After I finished my 4th novel, well, the 3rd draft of it, who knows what needs to be done to it and at what time it needs to be done, I sent it off to my ‘agent’. He’s not really my agent as we don’t have a writer/agent relationship, he doesn’t have a relationship with me but with a book of mine, my 3rd novel, Johnny William & the Cameraman. However, what’s a writer to do after finishing number 4 but send it on to someone and an agent who has a relationship with number 3 is as good as any. He said he was looking forward to reading it. He said he liked it. With number 4 out of my hair, I felt like my pet budgie had flown away, a little lost. I scanned two abandoned pieces of prose, both over 20,000 words, one set in a declining rural town that seeks its survival only to have that thwarted by the media; and a story of a group of people who witness a tragedy on Sydney Harbour. Neither re-tickled my novelistic fancy.
A story starts with a jump.
When something makes me jump, a line in a book, a caption in a magazine, a phrase overheard, a tone of voice, a dream; a beginning. Short form stories are more personal than long form. I write most days but it can be on my notes page on my phone when I wake up at 3.46 am; on my iPad as I’m watching the news with a G&T at 6; on my desktop after staring at the screen for god-knows how long. Sometimes I’ll experiment. One of my current projects, a short story, I’m writing as a woman. I’ve tried this a few times but this time the woman is very unlikable, in fact she’s awful; the challenge is to make sure the reader understands that she’s awful. The reader has not to be on her side, yet is, in a way. That’s tricky, and more so as it’s in the first person. I test myself like this sometimes. Sometimes it works, sometimes it doesn’t.
At a New Year’s Eve party a friend told me a little anecdote about his piano lessons as a boy. I now don’t remember exactly what he told me because I turned it into a story and now, in my head, that story, Prelude, has become the reality of the anecdote. It’s no longer John’s anecdote, it’s Michael’s story.
I’m writing when my partner catches me talking to myself. I’m writing when I don’t answer him because I don’t hear him because I’m wondering what Robert will say when he sees his dead mother. “What? Sorry.” is a common phrase of mine at home.
I spew it onto the screen. I try not to worry about where does this fit or what can I do with this or how do I spell …, I just let it out. I usually write chronologically, but not always.
I’m always aware that I have to trust myself, my imagination, my ideas, my abilities. It’s no good second guessing; I’d get nowhere. What comes pouring out in the white heart of creation I have to trust that it’s right, correct, apt, necessary, true. It’s later when the white-heat is down to warm, in the cool light of next morning that decisions have to be made.
I write on an online publishing platform (Tablo); while the piece is labeled ‘draft’ no-one can read it. I have four or five projects going at once; two novels, three short stories, I think. One of them is dormant until I come across a really fail-safe murder plan. Once it’s finished I ‘publish’ it on Tablo and anyone can read it. I also have the option of posting it to iBooks where it is for sale. Regularly I email my notes, from my phone or iPad, to myself and cut and paste them onto the respective Tablo page. I have an iMac and don’t have Word; Tablo has all the editing tools I need.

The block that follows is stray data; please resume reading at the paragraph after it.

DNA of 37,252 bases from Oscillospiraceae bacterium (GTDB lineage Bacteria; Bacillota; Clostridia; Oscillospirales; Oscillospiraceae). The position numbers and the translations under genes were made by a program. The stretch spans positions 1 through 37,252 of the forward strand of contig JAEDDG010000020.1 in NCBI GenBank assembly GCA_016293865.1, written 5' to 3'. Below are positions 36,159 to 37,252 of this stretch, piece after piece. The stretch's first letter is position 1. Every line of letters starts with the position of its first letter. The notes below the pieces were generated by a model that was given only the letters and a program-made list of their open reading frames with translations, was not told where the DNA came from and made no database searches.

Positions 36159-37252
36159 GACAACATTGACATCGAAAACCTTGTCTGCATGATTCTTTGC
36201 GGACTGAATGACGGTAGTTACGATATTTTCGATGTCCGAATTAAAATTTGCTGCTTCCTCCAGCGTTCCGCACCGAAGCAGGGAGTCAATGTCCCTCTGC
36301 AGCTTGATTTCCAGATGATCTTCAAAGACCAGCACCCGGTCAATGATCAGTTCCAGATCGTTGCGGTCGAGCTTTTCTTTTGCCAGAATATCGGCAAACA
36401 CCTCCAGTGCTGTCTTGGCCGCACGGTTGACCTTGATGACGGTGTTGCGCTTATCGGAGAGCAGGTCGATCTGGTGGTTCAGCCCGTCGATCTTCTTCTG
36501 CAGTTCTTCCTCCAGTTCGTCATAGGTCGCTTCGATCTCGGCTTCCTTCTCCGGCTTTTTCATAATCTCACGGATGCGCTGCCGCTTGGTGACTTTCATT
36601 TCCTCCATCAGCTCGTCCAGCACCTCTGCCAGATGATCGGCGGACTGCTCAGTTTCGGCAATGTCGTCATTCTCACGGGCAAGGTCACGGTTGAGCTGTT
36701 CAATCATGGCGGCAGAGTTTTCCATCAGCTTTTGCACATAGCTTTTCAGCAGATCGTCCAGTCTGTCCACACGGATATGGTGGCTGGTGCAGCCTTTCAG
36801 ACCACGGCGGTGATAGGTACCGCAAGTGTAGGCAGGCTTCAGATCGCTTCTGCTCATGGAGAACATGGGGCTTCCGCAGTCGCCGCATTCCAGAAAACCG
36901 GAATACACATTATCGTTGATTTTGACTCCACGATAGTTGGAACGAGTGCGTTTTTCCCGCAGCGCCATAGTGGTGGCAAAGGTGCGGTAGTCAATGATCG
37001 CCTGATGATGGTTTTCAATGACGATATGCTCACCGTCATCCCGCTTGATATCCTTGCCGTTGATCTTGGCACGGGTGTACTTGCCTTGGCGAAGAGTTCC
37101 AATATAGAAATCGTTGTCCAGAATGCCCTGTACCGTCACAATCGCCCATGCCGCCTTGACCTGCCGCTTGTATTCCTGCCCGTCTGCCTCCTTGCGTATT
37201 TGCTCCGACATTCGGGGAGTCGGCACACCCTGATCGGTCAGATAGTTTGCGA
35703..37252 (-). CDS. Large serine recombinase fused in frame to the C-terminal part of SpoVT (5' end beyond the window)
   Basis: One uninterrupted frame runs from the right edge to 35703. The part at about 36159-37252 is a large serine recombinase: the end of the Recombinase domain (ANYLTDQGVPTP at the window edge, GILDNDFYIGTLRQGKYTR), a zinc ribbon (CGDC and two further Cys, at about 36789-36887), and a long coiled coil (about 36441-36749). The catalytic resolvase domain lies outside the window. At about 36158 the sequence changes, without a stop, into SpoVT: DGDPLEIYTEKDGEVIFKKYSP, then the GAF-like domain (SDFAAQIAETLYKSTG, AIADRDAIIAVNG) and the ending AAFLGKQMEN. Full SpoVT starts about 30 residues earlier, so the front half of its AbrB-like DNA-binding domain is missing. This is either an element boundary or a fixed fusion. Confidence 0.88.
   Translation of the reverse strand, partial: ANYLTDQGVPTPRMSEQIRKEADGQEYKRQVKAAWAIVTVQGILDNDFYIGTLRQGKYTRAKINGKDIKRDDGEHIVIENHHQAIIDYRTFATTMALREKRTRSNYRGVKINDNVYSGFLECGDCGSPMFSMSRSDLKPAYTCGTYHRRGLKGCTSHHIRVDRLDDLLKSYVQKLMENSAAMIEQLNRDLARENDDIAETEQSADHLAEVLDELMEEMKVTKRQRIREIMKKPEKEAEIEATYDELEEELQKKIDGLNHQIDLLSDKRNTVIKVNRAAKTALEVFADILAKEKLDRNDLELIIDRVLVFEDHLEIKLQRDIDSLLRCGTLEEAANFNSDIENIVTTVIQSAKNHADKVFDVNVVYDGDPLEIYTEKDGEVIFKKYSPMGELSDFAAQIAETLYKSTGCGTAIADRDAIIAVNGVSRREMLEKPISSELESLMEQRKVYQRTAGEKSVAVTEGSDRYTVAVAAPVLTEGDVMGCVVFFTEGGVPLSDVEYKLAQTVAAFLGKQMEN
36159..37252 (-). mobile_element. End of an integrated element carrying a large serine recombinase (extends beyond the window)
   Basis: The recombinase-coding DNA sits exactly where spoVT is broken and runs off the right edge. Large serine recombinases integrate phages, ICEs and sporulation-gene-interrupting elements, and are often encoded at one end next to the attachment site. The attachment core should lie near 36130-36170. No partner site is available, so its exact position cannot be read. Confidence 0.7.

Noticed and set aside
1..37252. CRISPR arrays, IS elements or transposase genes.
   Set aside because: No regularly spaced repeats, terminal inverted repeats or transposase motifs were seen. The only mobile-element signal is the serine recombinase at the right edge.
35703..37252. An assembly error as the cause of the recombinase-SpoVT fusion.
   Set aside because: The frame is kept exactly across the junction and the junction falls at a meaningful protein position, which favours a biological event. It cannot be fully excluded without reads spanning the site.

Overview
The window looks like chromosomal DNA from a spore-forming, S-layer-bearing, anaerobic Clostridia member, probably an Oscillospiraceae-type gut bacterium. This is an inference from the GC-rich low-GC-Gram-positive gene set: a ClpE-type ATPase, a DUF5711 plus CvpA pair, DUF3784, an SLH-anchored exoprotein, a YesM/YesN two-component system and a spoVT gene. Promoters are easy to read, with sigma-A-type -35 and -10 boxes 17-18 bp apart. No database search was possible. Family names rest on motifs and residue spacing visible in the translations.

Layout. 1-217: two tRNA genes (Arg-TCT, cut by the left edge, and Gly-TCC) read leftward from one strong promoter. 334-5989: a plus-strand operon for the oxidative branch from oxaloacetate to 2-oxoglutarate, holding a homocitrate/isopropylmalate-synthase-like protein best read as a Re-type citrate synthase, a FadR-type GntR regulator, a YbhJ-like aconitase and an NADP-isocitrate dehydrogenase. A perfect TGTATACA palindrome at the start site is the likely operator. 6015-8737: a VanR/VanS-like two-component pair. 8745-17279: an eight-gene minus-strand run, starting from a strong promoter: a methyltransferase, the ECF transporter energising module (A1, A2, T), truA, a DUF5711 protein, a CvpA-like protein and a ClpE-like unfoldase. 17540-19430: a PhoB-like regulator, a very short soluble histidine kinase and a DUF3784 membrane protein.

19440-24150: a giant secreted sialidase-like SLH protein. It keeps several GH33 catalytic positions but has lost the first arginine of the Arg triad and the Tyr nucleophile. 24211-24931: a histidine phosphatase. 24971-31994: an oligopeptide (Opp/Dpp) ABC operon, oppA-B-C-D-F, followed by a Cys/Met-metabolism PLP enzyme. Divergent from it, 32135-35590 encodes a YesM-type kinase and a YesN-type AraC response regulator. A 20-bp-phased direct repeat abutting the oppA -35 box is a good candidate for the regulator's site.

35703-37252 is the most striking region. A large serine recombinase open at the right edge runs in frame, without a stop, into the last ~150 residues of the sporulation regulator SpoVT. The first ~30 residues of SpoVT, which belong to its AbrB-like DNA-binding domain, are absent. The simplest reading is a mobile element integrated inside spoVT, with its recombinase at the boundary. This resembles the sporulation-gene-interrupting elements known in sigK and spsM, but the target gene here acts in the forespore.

When I’m trying to go to sleep at night it’s important to think about only one thing, not 247 things. That’s why counting sheep works. It’s one thing. I also concentrate on one thing: what Robert might do when he sees his dead mother, or any other character or snippet. These stories, half in my head, half on my screen, over time develop their own reality and they always get to a point where it’s imperative that I write them down; I have to write them down because they are the closest thing to the truth I know. If I don’t write them down they just sit there taking up space. Getting in the way. Writing them down is like getting rid of them.
But writing them down has its own responsibilities. I must think of the reader. I must get the process right. The process: my story, my descriptions, my ideas, my images being transported accurately, truthfully from my imagination to the reader’s imagination via little dark marks on a pale background, with no loss of information.
Once it’s in the imagination of the reader, it isn’t mine any more, and it means whatever the reader thinks it means. I have no say in it once it’s there, in your head. If you read the short story linked above, what was John’s anecdote, became my story, becomes your reading experience; and if you seek me out and ask me what did I mean by something, I won’t answer. It’s not my place to answer: it’s not mine, it’s yours now. It’s now you that has to trust your abilities.
There once was a time when romance meant novels about gallant itinerant horsemen, stressed long-haired girls, castles in need of a paint-job, and sour land-owners who really only needed a bit of understanding; think, The Mysteries of Udolpho (1794), Ivanhoe (1820), and Lorna Doone, – “Sit doon Lorna, sit doon!” (1869). Today a romance means boy meets girl – boy looses girl (through a silly misunderstanding) – boy gets girl; think almost anything. However there also was a time when the old story of romance was transplanted to the lower, sometimes the very low, echelons of society, which over the eons has transmogrified into modern stories where teenage dreams, parental misunderstandings and happy endings revolve around tainted gossip, what a pretty girl – usually called Kimberley or Kylie – said or didn’t do, and a brave stance taken by a handsome boy – usually called Steve, Lance, or Duke; but it’s in that transference of action to the working class, and lower, that our modern romance stories find their roots. Works like Hardy’s Far From the Madding Crowd and The Woodlanders.